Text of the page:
As you likely know, Videon has been in the digital video business for over twenty years and with that comes a lot of exposure to a lot of different technology.
I recently got back from a major industry trade show (NAB – National Association of Broadcasters) and I wanted to share with you my observations and thoughts regarding technology and market trends associated with the ongoing evolution of digital video solutions. To start this, let’s first think about the revolution and evolution of digital video by rolling back the clocks to the start of time in the world of digital video.
Going back 20 years, the world of video was being rocked by a revolutionary technology called DVD. Revolutionary was the operative word as DVD represented a radical new way to watch video. No more VHS tapes! Consumers were presented with the option of purchasing something that added so many new features while creating convenience. Revolutionary products only come forward so many times and DVD was clearly that. It caused rapid adoption of the standard.
Fast forward a few years and another revolution happened. Analog TV was being replaced with the HD video format. When HD was first released the TV resolution supported 480p, 720p and 1080i. We were all stunned. I still recall watching my first HD sample video of Duke vs NC State football brought to us by WRAL. It was amazing. I and many others quickly flocked to our various stores to pick up our new HD TV.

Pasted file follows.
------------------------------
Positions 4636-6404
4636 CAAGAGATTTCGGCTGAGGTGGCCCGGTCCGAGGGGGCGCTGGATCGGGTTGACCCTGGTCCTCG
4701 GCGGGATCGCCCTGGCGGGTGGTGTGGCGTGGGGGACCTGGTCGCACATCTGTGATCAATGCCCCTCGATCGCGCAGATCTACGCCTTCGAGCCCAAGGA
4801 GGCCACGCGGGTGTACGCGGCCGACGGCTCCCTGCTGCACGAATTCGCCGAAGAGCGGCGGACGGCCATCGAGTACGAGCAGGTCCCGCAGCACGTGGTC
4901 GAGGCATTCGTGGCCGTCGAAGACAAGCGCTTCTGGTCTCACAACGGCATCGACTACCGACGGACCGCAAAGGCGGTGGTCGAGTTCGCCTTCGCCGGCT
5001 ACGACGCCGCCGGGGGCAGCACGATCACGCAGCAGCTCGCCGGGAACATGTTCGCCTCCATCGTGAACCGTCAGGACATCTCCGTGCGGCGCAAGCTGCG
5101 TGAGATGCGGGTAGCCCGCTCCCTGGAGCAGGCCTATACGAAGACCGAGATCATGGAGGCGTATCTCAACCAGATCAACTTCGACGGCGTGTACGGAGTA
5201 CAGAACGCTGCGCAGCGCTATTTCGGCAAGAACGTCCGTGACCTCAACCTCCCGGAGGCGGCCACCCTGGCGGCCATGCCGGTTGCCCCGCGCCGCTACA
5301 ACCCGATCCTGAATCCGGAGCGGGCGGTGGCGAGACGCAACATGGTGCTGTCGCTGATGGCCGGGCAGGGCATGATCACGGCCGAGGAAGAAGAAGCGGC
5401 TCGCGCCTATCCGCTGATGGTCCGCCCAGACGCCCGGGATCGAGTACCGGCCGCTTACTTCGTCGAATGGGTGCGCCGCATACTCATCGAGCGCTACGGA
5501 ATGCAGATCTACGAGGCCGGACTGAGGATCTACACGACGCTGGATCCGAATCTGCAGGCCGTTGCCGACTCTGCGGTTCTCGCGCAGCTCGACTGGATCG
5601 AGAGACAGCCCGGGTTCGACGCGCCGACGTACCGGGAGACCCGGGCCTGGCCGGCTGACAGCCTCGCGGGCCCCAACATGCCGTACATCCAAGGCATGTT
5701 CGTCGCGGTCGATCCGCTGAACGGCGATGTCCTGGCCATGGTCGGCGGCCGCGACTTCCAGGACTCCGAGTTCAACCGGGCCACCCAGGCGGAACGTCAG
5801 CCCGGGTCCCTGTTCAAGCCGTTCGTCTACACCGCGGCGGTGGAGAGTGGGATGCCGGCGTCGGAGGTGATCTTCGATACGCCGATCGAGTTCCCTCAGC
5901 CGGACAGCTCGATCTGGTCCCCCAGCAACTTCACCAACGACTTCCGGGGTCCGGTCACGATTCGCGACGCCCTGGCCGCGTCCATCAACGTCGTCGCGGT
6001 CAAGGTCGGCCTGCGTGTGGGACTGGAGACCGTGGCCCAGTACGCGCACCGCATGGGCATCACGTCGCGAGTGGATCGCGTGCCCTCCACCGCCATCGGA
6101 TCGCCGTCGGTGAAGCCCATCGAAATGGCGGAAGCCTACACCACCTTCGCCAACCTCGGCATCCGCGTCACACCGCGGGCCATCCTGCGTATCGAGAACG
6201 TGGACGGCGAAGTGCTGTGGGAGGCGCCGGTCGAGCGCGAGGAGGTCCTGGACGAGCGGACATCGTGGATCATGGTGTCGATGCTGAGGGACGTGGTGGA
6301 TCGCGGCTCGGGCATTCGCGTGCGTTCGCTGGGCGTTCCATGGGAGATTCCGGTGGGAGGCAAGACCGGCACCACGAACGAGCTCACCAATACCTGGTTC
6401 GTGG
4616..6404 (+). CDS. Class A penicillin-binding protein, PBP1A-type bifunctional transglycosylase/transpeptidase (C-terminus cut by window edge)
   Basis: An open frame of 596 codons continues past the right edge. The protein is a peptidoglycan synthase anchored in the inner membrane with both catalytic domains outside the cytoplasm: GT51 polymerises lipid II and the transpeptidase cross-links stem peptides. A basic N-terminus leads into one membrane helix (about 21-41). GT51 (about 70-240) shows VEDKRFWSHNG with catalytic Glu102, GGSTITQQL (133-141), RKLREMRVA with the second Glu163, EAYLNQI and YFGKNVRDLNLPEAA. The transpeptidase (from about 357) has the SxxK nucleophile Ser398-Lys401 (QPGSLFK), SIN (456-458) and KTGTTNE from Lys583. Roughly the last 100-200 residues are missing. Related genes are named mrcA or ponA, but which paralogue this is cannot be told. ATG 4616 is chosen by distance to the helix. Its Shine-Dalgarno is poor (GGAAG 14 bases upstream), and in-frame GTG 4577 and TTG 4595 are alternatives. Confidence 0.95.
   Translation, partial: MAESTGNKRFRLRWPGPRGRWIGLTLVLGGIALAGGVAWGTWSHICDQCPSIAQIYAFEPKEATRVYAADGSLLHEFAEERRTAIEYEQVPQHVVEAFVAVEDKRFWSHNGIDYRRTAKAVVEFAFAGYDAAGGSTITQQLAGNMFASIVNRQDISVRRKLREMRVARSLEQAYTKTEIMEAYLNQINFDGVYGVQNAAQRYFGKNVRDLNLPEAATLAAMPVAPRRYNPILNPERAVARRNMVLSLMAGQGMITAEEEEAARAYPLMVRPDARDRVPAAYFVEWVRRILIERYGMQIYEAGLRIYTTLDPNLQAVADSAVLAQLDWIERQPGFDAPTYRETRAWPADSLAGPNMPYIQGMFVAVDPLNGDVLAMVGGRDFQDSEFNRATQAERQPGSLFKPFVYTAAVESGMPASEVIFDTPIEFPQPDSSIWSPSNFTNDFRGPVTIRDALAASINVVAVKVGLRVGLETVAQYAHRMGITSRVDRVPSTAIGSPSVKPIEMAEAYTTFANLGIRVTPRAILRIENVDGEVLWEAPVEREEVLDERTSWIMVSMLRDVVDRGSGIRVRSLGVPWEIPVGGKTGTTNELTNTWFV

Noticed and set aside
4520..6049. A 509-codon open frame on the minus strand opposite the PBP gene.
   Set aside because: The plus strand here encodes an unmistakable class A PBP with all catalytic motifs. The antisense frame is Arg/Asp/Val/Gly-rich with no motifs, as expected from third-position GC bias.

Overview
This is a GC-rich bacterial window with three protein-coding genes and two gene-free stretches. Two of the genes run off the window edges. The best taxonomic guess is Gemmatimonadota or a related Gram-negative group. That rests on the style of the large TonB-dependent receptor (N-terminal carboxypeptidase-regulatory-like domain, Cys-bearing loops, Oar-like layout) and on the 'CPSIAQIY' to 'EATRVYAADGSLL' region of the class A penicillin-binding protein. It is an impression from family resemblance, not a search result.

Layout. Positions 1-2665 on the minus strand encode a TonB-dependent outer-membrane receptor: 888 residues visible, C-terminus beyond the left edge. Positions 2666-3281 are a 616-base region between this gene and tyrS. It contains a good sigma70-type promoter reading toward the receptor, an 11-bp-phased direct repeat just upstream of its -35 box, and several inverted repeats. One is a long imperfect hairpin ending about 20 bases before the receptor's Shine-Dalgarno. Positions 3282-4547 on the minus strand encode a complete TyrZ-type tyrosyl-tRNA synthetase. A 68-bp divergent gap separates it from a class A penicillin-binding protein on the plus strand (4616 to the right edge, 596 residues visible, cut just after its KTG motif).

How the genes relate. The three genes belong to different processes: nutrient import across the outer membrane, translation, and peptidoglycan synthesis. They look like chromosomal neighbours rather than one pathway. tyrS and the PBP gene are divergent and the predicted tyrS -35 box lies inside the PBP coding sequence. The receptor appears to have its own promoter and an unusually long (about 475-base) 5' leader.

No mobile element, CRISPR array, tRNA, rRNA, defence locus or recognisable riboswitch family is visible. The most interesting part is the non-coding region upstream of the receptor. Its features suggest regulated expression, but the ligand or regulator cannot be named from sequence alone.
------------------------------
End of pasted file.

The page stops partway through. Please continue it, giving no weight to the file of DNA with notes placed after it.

1080p was not part of the initial HD release. Eventually 1080p was released as an evolution of the technology. Consumers were naturally skeptics. What is this 1080p thing, can I see the difference, what content is being transmitted in 1080p? These were the questions being asked. But in time, as the difference between a 1080p TV and a 1080i TV came down to mere hundreds of dollars, consumers said that difference was worth the cost to future proof the TV to when 1080p would be available.
Many of you have those 1080p TV’s. You made the logical decision to future proof yourself, right? But wait a moment. What content is being provided in 1080p format? Is your cable TV provider giving you 1080p? No. But is your streaming provider enabling 1080p? Yes, for the most part. And so too is another evolutionary product, that being a Blu-ray disc player which has a native 1080p resolution. Hence, your buying decision was logical.
Let’s move the clock forward to today. That 1080p TV is looking a bit old. You walk into the store and there you see it, a 4K TV! Wow does the demo look great. But just as before, you say what is this 4K thing, can I see the difference, what is being transmitted in 4K? Again, these are all good questions. Yet the difference in price is only a few hundred dollars. And surely you do not want to be stuck with a 1080p solution, right? That would be “old school”.
We are in the evolution of video resolution just like we were with the move to 1080p. Display technology is the leading indicator of where the market will move. Have you heard about 8K? Likely yes. And in time, you will walk into a store and an 8K TV will be a few hundred dollars more than a 4K TV. Of course you will buy an 8k TV as the market has made it available.